Sinfully sweet and so indulgent. And now we’re hearing reports that chocolate (specifically dark chocolate) can actually be good for you. Its main ingredient, at least, has landed on the list of foods with positive health benefits.

Cocoa, from a plant grown in equatorial regions, is full of antioxidant flavonoids—naturally occurring molecules and compounds that protect many plants from dangerous wounds, pests, disease and self-destructive cells. Those flavonoids are good for people too, reducing the risks of cancer, high cholesterol and strokes all while encouraging a healthy heart.

Before Milton Hershey, John Cadbury and Henri Nestle had their way with it, chocolate was not so deliciously sweet. According to Aztec legend, the cacao plant was first brewed into a frothy, spicy divine drink of Mesoamerican gods in ancient Central America. Quetzalcoatl, the god of delight who loved his people as much as his chocolate, believed that everyone should be able to enjoy cocoa. Risking everything, he stole the cacao plants from the other gods, brought them to earth and taught the Toltecs to harvest the pods so that they, too, could enjoy the aphrodisiacal drink, which they called xocolatl.

Mexican Drinking Chocolate

Once chocolate hit Europe in the 17th century, people got creative with it, grinding the cocoa into powder, molding chocolate bars and adding sugar and butter to make the creamy confections we all know and love today.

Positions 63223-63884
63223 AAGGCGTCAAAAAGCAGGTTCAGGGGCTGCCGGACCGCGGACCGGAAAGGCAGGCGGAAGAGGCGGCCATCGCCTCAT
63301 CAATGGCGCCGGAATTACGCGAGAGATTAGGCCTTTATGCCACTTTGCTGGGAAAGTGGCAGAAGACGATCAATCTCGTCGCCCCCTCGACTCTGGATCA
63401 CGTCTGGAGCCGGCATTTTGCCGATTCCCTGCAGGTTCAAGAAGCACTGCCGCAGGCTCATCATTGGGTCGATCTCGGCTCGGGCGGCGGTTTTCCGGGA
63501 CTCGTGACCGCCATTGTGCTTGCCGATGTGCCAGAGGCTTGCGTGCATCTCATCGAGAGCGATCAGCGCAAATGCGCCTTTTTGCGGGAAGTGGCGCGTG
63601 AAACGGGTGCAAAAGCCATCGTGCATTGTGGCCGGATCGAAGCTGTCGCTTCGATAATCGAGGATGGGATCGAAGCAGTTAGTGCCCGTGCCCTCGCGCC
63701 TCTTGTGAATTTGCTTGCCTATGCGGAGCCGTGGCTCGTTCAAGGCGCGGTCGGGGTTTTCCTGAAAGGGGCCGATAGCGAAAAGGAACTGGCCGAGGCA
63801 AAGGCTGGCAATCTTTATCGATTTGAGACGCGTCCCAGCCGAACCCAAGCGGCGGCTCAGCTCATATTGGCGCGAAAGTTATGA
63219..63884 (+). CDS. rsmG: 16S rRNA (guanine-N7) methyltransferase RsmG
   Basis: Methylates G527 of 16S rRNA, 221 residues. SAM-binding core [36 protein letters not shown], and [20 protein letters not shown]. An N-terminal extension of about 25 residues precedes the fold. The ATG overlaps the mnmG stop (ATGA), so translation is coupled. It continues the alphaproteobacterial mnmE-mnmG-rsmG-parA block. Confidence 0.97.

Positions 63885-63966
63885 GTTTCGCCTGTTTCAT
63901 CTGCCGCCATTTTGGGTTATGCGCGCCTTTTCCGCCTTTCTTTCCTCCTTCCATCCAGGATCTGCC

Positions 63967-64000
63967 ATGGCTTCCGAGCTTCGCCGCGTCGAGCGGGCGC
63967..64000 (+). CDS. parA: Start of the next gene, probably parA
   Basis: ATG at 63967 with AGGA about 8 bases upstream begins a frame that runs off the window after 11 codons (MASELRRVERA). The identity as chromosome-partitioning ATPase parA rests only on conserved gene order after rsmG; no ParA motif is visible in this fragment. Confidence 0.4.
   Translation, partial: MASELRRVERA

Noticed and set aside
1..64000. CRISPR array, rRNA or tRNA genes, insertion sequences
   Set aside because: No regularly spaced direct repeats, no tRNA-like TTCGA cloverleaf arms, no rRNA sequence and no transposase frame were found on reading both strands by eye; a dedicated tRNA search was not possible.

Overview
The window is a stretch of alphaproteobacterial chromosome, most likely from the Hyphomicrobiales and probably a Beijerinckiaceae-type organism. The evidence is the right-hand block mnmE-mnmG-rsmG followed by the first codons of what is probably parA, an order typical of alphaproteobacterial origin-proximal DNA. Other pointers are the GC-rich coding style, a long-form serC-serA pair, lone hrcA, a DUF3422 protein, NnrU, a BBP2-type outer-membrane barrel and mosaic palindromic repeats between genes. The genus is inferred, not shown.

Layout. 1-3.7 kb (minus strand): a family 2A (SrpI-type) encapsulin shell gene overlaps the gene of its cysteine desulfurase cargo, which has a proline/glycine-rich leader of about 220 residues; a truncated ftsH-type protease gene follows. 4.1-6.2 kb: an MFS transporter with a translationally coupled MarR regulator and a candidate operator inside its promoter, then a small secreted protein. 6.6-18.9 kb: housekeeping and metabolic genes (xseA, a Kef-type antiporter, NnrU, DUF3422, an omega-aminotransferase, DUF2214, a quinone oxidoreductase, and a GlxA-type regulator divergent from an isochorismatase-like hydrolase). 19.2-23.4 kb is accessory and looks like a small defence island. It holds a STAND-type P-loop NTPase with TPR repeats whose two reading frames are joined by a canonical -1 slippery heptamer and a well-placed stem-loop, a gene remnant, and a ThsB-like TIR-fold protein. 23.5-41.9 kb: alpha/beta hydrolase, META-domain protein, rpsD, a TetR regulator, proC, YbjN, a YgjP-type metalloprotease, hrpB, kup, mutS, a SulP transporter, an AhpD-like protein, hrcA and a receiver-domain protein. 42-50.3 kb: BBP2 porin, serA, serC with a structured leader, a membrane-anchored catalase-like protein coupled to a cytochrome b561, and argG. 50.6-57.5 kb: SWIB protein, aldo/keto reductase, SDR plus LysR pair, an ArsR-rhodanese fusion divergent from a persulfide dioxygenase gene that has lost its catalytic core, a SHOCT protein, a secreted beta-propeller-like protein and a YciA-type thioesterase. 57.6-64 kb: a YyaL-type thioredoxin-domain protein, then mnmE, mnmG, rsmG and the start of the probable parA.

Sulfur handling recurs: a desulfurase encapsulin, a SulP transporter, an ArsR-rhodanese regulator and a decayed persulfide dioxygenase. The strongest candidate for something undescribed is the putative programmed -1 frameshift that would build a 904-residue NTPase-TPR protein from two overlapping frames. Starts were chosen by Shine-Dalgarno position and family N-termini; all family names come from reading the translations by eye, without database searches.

—Allison Montroy

     Sandrine and Ludovic Gaudin, the owners of Chocolatine in Thousand Oaks, offer a luscious—and versatile—truffles recipe, a customer favorite. A simple change of topping gives these yummies a whole new flair.

Chocolate Truffles
Makes 20 truffles

10 oz. 68% chocolate bar *
3½ oz. unsalted butter
2 egg yolks
4½ oz. powdered sugar
1 Tbsp. whole milk
1½ oz. whipping cream

     Break chocolate bar in small pieces and place in medium saucepan.
Melt slowly over low heat while gradually adding milk, stirring constantly with a wooden spoon until mixture is smooth.
Cut butter into small chunks and gradually add to chocolate mixture, stirring constantly over low heat.
Stir in egg yolks, followed by whipping cream. Continue to stir.
Pour mixture into glass bowl and place in refrigerator for at least 2 hours.
Mixture will set to consistency of a heavy paste. Take by teaspoonful and roll by hand into small balls, smaller than a ping pong ball.
Finish with topping of your choice.

Topping Choices
A variety of truffles can be created by rolling individual truffles in coatings. Refrigerate until ready to serve.

Cocoa truffles: roll in cocoa powder until coated.
Pistachio or macadamia truffles: Roll in chopped nuts.
Coconut truffles: Mix equal parts unsweetened shredded
coconut and powdered sugar and roll truffles in mixture.
Hazelnut truffles: Roll in chopped hazelnuts. Dip in melted
68% chocolate.

*Chocolatine uses 68% dark chocolate from Santa Barbara Chocolate Company (found at www.santababarachocolate.com). Any good quality 68% dark chocolate bar may be used.

Chocolate Truffles copy